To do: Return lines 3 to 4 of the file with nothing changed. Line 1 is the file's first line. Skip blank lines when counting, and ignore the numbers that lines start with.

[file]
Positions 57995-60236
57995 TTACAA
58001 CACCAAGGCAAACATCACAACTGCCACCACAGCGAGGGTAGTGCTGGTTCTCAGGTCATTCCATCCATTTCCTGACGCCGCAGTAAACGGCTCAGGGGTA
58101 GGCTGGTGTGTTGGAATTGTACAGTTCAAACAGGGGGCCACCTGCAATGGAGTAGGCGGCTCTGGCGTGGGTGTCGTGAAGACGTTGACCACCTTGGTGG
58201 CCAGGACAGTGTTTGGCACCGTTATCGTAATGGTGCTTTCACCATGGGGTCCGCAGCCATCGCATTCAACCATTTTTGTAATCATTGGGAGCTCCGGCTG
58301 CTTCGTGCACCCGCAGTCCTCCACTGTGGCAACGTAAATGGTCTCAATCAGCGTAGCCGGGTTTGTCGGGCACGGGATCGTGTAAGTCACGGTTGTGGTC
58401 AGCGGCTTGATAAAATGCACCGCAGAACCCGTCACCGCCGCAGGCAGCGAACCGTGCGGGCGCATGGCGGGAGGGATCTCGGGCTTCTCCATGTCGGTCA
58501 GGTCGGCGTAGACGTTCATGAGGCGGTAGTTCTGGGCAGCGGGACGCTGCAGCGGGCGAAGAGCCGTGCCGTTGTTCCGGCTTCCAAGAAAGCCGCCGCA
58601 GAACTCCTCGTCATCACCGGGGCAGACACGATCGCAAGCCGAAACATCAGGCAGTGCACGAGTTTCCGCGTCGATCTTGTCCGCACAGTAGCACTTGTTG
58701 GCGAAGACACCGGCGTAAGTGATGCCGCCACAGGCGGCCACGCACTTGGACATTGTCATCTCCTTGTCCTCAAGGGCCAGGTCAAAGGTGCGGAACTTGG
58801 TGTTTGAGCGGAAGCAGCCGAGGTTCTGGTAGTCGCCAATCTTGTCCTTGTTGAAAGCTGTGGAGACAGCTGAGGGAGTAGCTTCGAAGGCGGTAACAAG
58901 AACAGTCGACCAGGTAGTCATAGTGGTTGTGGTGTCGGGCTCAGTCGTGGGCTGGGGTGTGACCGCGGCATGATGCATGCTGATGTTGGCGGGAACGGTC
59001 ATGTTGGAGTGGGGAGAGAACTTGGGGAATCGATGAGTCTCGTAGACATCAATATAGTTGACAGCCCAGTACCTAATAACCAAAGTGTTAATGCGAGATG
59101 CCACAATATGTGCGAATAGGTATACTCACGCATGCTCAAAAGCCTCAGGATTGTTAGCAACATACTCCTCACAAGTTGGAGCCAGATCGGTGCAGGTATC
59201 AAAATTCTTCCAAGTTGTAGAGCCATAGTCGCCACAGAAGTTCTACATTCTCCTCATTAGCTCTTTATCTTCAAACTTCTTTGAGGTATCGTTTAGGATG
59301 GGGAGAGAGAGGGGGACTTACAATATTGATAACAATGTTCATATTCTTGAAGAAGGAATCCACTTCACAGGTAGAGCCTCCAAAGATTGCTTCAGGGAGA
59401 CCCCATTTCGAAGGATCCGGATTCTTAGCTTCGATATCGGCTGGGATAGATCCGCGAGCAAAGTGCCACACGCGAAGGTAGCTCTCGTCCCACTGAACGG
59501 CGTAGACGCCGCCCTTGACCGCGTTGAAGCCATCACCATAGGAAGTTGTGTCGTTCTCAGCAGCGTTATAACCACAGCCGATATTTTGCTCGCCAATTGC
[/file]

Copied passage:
58001 CACCAAGGCAAACATCACAACTGCCACCACAGCGAGGGTAGTGCTGGTTCTCAGGTCATTCCATCCATTTCCTGACGCCGCAGTAAACGGCTCAGGGGTA
58101 GGCTGGTGTGTTGGAATTGTACAGTTCAAACAGGGGGCCACCTGCAATGGAGTAGGCGGCTCTGGCGTGGGTGTCGTGAAGACGTTGACCACCTTGGTGG